Tuesday, October 9, 2007

House Fires

Last night was beyond traumatic for me.

I had crawled into bed after an exhausting day and fell asleep almost instantly which is rare.
The phone rang and I almost didn't pick it up but my mother has been ill. The call was from my son Dane saying that the house in Winnipeg was on fire.

Someone unknown had woken him from a deep sleep by banging on the door. He was sleeping on the third floor of our house. He looked outside to see flames leaping around the building next door. He had to evacuate the house with no shoes or shirt into the sleeting, thick, late fall rain.
The building next door was shooting flames and the jerks had placed a scaffold at the side of our house without permission. He ran from the house with lap top, cell phone and collector vintage records in tow.

Neighbours were all around and no one offered him a place to sit or shelter. He called me because he had left his wallet in the house and was told to leave the house for the night.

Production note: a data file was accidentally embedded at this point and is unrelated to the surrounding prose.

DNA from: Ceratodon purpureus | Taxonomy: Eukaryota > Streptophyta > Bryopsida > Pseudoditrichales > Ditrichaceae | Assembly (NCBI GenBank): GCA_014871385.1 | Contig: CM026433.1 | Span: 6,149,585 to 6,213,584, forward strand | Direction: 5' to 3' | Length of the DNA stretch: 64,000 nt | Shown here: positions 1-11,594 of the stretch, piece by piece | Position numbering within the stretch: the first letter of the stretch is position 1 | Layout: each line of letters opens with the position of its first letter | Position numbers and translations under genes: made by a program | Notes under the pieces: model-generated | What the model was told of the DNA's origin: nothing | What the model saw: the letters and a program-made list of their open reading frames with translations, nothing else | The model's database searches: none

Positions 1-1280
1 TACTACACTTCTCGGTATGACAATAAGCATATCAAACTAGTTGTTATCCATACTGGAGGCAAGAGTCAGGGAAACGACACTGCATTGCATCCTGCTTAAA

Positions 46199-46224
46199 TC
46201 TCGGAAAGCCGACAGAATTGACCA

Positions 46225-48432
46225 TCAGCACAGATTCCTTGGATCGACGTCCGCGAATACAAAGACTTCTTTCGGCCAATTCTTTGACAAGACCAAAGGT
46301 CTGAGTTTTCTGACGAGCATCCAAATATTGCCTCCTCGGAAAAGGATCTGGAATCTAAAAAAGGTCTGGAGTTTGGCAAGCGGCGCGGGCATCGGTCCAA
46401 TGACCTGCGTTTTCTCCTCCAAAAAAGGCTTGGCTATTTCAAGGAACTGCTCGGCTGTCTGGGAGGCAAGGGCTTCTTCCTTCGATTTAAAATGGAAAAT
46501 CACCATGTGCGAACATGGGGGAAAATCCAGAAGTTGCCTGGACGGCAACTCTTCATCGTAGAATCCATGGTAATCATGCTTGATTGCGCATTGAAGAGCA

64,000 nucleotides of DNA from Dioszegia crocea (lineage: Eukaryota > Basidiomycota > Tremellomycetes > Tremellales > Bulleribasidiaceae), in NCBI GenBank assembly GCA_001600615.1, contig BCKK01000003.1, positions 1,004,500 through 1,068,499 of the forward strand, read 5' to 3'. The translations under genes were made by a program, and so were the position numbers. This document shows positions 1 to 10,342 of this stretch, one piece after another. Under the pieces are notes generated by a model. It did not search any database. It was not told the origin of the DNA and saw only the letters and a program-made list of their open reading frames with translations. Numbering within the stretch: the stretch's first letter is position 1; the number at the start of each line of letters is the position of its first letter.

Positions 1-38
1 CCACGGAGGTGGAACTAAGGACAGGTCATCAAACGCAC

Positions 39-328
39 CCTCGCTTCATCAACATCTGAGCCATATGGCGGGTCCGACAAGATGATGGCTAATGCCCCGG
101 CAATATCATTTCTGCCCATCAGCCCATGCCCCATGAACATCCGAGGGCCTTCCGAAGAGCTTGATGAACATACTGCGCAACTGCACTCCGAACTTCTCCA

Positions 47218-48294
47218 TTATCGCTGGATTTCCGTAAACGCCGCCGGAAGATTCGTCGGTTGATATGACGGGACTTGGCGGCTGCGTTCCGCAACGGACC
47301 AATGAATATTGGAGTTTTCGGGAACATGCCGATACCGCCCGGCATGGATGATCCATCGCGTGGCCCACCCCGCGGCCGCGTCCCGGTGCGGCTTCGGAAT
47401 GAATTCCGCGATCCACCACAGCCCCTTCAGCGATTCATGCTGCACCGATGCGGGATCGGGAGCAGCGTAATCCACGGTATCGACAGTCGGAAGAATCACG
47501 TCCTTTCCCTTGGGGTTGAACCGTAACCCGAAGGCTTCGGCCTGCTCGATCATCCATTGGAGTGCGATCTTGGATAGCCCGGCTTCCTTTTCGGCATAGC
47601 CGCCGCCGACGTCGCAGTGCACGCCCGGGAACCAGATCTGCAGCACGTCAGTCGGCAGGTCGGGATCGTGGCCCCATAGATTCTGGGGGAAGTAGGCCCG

We had to find him a hotel from Vancouver and guarantee it would be paid for. Many hotels in Winnipeg won't rent to young people from the town. The Holiday Inn were more than accomodating and gave us a deal.

You can bet we are very suspicious about this fire. It has now been reported by us as such.

The construction workers have been harrassing Dane and his roomate for week refering to them as "parking lot boys", saying that our house was " going to be plowed down to a parking lot". The manager of the project came over and offered Dane money for the house at least sixty thousand dollars less than market.

Dane was able to check out the house today and the damage seems minimal which we won't know until the inspectors go through.